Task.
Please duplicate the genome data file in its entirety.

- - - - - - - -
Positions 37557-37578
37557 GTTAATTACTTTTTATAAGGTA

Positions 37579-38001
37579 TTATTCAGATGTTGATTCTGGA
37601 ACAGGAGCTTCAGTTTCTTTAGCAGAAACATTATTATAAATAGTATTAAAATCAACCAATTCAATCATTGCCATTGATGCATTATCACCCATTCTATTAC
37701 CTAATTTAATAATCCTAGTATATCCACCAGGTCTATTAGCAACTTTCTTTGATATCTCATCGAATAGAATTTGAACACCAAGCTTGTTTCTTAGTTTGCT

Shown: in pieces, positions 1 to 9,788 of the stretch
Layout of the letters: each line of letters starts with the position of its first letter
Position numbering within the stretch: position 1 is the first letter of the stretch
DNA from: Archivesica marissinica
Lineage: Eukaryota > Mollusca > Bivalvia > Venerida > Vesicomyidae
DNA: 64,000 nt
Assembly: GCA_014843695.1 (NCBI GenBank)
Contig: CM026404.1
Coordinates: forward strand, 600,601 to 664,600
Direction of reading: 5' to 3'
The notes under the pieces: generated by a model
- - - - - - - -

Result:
Positions 37557-37578
37557 GTTAATTACTTTTTATAAGGTA

Positions 37579-38001
37579 TTATTCAGATGTTGATTCTGGA
37601 ACAGGAGCTTCAGTTTCTTTAGCAGAAACATTATTATAAATAGTATTAAAATCAACCAATTCAATCATTGCCATTGATGCATTATCACCCATTCTATTAC
37701 CTAATTTAATAATCCTAGTATATCCACCAGGTCTATTAGCAACTTTCTTTGATATCTCATCGAATAGAATTTGAACACCAAGCTTGTTTCTTAGTTTGCT

Shown: in pieces, positions 1 to 9,788 of the stretch
Layout of the letters: each line of letters starts with the position of its first letter
Position numbering within the stretch: position 1 is the first letter of the stretch
DNA from: Archivesica marissinica
Lineage: Eukaryota > Mollusca > Bivalvia > Venerida > Vesicomyidae
DNA: 64,000 nt
Assembly: GCA_014843695.1 (NCBI GenBank)
Contig: CM026404.1
Coordinates: forward strand, 600,601 to 664,600
Direction of reading: 5' to 3'
The notes under the pieces: generated by a model